The U.S. Department of Justice will file a federal antitrust lawsuit against Ticketmaster parent company Live Nation as early as next month, a new report in The Wall Street Journal states. Per the Journal‘s sources, the suit will allege that the largest live entertainment company in the U.S. abused its power to raise prices on concert and event tickets.

Citing people familiar with the matter, the Wall Street Journal report says that DOJ’s case would allege that Live Nation used its position of market dominance to undermine the competition in violation of antitrust laws. If successful, this case could potentially lead to the breakup of Live Nation Entertainment, the conglomerate formed via the highly controversial 2010 merger between Live Nation and Ticketmaster, which created.

This latest development follows a previous report from last summer stating that DOJ was closing in on an antitrust suit. Public scrutiny of Live Nation and its business practices has existed for years, but made national headlines back in 2022 during the rollout of tickets for Taylor Swift‘s The Eras Tour. The disastrous pre-sale left an untold number of fans angry, ticketless, and searching for answers. Politicians responded by convening a joint hearing on ticketing practices for live events, but that amounted to little more than saber rattling as—two years later—there has been minimal meaningful legislation enacted. Reports from 2023 state that the Taylor Swift ticket fiasco is not a part of DOJ’s investigation.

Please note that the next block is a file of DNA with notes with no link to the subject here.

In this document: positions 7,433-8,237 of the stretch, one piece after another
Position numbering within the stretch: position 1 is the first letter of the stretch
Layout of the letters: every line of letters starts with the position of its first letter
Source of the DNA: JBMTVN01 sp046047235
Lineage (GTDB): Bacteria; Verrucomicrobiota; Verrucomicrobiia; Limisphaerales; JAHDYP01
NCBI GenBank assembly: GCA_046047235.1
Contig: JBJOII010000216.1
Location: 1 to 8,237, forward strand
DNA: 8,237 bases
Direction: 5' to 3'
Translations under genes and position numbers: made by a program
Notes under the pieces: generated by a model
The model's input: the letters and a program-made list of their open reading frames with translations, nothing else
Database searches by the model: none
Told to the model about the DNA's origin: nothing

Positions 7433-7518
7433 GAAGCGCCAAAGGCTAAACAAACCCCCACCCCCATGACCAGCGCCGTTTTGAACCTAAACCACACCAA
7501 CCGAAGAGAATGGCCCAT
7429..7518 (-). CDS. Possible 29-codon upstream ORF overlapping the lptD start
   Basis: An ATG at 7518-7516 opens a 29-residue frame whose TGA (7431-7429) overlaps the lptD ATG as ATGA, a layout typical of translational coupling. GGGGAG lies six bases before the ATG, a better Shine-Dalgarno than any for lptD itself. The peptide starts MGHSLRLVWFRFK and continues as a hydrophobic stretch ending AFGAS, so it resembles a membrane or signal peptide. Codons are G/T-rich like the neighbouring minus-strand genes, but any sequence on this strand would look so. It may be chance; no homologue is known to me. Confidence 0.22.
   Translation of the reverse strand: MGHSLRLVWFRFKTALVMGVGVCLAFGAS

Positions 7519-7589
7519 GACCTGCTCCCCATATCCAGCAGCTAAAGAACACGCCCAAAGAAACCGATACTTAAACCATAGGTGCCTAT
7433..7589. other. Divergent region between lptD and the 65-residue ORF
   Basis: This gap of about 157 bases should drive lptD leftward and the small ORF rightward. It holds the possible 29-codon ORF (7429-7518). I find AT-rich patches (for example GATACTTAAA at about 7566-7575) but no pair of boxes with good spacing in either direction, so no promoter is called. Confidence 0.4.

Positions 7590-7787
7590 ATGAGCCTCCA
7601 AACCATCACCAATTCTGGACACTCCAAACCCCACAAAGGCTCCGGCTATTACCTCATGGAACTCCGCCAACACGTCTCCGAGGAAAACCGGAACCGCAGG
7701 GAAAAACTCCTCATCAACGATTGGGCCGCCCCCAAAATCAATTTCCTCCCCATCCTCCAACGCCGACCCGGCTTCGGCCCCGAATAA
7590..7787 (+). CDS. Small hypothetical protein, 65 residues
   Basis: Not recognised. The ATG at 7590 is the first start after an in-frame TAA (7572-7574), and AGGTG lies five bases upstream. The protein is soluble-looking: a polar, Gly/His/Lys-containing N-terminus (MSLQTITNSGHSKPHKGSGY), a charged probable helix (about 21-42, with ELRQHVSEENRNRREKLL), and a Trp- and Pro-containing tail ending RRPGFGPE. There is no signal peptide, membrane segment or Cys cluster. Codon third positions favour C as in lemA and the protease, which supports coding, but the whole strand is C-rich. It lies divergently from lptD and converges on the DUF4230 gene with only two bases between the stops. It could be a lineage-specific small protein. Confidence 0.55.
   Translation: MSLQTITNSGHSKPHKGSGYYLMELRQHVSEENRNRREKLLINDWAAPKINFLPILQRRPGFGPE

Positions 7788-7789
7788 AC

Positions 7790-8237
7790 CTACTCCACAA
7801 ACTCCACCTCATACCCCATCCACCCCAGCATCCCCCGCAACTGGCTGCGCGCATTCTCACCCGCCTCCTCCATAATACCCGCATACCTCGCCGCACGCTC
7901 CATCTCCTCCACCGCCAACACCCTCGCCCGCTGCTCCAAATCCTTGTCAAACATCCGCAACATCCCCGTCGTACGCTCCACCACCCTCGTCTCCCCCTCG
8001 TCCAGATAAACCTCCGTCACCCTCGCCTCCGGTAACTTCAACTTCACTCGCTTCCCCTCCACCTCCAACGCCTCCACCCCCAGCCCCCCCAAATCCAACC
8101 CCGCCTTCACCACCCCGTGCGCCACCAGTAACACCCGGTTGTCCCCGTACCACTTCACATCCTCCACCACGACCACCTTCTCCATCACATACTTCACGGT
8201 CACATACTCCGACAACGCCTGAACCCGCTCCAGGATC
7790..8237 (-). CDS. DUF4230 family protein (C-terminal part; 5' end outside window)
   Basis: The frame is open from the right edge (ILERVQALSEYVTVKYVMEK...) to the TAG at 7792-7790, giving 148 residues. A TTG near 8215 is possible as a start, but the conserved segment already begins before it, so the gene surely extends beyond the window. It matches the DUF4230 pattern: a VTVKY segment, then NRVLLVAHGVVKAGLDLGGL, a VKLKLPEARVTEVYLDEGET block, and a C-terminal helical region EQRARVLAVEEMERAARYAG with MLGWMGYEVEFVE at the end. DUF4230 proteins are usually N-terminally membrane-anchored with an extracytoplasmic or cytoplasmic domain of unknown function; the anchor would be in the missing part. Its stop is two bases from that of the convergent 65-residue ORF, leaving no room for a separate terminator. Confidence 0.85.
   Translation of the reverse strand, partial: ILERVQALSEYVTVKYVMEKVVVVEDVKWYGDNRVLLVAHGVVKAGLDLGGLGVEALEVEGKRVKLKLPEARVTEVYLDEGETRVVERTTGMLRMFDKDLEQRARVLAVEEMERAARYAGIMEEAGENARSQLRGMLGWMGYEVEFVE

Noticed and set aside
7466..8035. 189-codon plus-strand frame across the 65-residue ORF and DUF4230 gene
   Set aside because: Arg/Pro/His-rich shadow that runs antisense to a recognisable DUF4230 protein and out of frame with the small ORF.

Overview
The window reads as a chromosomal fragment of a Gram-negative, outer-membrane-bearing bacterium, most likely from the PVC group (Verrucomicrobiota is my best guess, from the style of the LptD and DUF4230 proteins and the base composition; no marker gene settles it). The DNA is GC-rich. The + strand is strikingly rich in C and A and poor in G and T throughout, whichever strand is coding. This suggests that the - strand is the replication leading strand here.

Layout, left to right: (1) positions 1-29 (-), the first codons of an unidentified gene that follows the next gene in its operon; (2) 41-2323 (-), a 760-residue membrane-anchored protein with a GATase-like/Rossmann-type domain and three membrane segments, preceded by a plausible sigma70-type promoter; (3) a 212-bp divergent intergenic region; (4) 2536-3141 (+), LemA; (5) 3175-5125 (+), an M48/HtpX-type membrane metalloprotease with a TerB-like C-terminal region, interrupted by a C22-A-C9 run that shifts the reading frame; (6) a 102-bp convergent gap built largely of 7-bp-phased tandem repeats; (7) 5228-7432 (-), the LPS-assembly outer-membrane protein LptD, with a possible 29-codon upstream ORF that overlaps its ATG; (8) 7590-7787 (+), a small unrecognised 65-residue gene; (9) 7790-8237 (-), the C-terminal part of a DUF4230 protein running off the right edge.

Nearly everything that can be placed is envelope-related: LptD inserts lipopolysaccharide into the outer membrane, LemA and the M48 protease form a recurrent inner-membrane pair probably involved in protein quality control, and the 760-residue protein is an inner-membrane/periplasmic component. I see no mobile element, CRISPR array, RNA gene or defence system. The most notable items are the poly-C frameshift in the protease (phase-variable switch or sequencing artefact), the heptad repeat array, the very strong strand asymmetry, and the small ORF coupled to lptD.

When reported last year, Live Nation Entertainment was allegedly cooperating with the investigation. Per one of Politico‘s sources, investigators were looking at the Ticketmaster side of Live Nation Entertainment and asking questions about prohibitions on reselling tickets, exclusive deals with venues to only use Ticketmaster, and contracts for artist tours.

Amid the probe, Live Nation is still fighting PR battles. Last month, Live Nation’s head of Corporate Affairs, Dan Wall, published a blog on the company’s website entitled “The Truth About Ticket Prices.” The piece alleged that artists are the ones driving high prices and that venues are responsible for the excessive fees. Back in 2023, however, Clyde Lawrence of New York soul-pop outfit Lawrence went before Congress to break down the financial realities of touring as an independent artist. During his testimony, he cited an example of a show the band had played for which tickets were $30 (plus a $12 service fee). After Live Nation and the venue took their cut, the band made $12 a ticket for the performance—before touring expenses. After deducting the costs of touring, the band made $6 per ticket (pre-tax) on a product sold for $42.

While Lawrence admitted that many of these issues are not unique to Live Nation Entertainment and its properties, “[Their] horizontal and vertical reach makes it hard to create competition. Competition is beneficial for many reasons, but innovation is one of the most important. … But it doesn’t matter how innovative these other ticketing companies are; if every Live Nation show needs to be ticketed exclusively through Ticketmaster, there’s no chance for them to break through.”

This story is developing.